Why a 1972 Northern Ireland Murder Matters So Much to Historians

Beaudette and Weinstein continue:

Moloney and Anthony McIntyre, a former IRA member who went on to earn a PhD in history from Queen’s University in Belfast, took the lead in conducting the interviews beginning in 2001. They promised interviewees that their recorded statements, which are kept in the Boston College archives in Massachusetts, would remain confidential until their death.

However, as part of the ongoing inquiry into the murder of McConville, the Police Service of Northern Ireland (PSNI) sought cooperation from the U.S. Department of Justice to obtain the recorded interviews of a number of former IRA members. Their pursuit of these accounts opened the doors for the PSNI to also demand access to other records of Belfast Project interviewees who were still living, launching a legal battle that played out in U.S. court. McIntyre and Moloney claimed their interviewees had confidentiality and therefore oral history records could not be used as evidence. But the American courts decided such promises of confidentiality were legally dubious and could not be upheld.

They add:

The legal debates about the oral history project came to an abrupt close on Oct. 17, when Bell was cleared of charges and Irish Justice John O’Hara ruled the statements recorded on the tapes were not admissible as evidence. But O’Hara also questioned the motivations and scholarly value of the oral history project, raising concern about the reliability of Z’s statements because the “person interviewing him [McIntyre] had a clear bias” and was “out to get” Adams and others [Interviewee Z is widely believed to be Bell himself. In his interview, Z claimed that in late 1972, he, Gerry Adams, and a third IRA member decided McConville should be killed for being an informant. Adams, who was the president of Sinn Fein, the Irish republican political party, has denied Z’s claims].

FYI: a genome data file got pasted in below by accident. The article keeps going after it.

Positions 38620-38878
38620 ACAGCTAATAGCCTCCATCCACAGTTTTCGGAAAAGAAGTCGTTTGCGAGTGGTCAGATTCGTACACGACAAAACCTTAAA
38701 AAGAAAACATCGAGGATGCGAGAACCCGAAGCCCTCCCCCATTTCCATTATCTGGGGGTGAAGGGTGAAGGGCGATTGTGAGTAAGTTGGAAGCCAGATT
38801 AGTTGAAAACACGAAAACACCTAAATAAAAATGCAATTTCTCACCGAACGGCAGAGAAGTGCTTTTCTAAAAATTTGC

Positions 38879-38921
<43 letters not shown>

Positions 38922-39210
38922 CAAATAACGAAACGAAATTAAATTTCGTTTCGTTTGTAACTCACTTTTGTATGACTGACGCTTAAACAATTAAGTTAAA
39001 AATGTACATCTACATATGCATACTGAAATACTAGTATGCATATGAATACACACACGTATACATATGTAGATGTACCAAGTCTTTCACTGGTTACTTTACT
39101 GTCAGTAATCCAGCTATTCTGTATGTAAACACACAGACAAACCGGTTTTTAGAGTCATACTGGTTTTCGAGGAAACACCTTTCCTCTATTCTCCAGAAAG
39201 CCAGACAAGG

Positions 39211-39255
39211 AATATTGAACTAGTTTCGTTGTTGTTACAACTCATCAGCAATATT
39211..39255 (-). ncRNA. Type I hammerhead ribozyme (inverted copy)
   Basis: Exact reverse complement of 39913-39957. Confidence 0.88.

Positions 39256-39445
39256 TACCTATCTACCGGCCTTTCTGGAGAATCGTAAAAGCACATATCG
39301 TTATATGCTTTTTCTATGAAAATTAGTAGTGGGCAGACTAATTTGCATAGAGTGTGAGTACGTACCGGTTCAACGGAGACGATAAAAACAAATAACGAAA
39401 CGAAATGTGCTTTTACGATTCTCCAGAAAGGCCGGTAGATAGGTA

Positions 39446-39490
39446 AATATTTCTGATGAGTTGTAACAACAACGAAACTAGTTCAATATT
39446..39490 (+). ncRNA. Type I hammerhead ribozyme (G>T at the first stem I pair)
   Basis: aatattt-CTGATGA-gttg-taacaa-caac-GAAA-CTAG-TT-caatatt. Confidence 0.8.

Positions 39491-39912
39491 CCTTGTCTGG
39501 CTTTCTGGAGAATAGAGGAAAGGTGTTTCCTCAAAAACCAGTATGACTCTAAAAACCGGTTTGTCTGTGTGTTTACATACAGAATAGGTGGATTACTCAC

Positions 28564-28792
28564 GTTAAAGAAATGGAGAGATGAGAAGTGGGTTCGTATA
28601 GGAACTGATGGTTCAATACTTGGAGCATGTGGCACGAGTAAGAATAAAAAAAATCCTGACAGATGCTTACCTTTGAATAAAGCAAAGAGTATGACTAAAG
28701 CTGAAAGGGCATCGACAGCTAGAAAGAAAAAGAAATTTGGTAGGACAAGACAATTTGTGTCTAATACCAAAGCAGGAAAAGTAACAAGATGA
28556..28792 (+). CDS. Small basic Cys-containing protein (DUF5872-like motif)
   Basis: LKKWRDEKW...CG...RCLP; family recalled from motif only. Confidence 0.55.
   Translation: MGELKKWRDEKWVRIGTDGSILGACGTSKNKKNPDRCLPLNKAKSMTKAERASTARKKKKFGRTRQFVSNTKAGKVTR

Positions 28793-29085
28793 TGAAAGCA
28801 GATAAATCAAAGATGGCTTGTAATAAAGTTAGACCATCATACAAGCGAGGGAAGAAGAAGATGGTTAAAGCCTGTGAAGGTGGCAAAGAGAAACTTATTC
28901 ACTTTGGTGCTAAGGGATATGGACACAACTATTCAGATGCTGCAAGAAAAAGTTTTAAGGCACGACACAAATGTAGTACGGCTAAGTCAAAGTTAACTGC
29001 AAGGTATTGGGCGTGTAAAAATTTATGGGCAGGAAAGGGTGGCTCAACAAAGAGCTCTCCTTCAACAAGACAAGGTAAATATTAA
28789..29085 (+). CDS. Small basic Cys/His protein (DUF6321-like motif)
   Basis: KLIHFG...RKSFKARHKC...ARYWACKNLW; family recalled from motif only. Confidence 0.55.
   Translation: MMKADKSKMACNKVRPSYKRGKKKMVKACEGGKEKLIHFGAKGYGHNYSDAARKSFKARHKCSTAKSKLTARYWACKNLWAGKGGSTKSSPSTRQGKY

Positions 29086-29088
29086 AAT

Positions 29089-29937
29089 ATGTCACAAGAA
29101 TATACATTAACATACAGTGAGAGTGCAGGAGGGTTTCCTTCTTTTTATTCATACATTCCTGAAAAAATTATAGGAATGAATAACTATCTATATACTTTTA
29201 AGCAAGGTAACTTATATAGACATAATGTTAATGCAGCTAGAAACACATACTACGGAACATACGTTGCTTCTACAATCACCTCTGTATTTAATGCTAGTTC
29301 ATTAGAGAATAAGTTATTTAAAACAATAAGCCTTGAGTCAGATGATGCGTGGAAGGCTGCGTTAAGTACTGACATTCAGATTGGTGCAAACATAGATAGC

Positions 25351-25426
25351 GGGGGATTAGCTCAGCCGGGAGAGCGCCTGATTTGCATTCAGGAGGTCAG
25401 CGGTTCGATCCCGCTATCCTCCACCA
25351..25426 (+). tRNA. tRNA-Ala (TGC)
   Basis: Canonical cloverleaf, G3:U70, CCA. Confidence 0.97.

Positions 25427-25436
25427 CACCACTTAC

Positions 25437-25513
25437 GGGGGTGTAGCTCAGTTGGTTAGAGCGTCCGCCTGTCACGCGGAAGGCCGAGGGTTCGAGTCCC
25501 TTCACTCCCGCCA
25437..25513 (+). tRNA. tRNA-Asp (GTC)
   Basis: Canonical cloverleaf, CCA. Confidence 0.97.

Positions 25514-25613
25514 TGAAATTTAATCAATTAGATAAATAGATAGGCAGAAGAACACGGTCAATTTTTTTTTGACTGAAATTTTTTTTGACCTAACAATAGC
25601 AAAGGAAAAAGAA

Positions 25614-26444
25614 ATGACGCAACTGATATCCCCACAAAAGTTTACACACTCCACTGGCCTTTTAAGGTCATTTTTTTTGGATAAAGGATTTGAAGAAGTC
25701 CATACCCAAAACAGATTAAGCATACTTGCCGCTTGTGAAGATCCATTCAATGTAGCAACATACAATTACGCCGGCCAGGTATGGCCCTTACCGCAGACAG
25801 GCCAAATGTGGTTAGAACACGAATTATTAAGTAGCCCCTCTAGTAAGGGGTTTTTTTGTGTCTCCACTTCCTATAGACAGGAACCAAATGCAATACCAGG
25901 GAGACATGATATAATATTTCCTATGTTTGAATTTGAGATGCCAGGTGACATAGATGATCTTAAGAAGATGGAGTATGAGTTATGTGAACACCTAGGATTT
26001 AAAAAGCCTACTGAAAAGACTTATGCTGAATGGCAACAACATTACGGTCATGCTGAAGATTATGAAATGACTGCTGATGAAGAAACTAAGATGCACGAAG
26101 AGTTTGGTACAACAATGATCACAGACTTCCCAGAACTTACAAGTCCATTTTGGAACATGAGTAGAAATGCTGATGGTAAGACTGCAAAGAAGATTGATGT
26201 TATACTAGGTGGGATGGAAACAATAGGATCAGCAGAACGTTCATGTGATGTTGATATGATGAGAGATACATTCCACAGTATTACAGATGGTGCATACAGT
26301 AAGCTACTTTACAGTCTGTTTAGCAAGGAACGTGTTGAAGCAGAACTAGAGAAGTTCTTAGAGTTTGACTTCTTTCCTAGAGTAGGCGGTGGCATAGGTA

By adopting the view that the Belfast Project was illegitimate, the judge implicitly endorsed the now dominant, but empirically dubious, narrative of the Troubles that Adams was the chief architect of the peace process. Indeed, this interpretation blatantly ignores the central roles played by John Hume and David Trimble, who were awarded the Nobel Peace Prize for brokering the Good Friday Agreement.

By casting doubt on the truthfulness of Z’s interview, and thus of all of the interviews in the Belfast Project, the judge dismissed dissenting voices and perspectives, writing them out of the official narrative. By discrediting the project, the judge affirmed one perspective on the collective memory of this era.

“Though in court, lawyers, judges and juries assess the guilt of alleged offenders according to well-honed rules of evidence and interpretations of the law, assessing historical truth is more complex,” Beaudette and Weinstein write. The argue that scholars “can and must write and speak more broadly about how historical interpretation works, so citizens are better equipped to understand that the dominant interpretation of history is not the only one, nor is it necessarily the correct one.”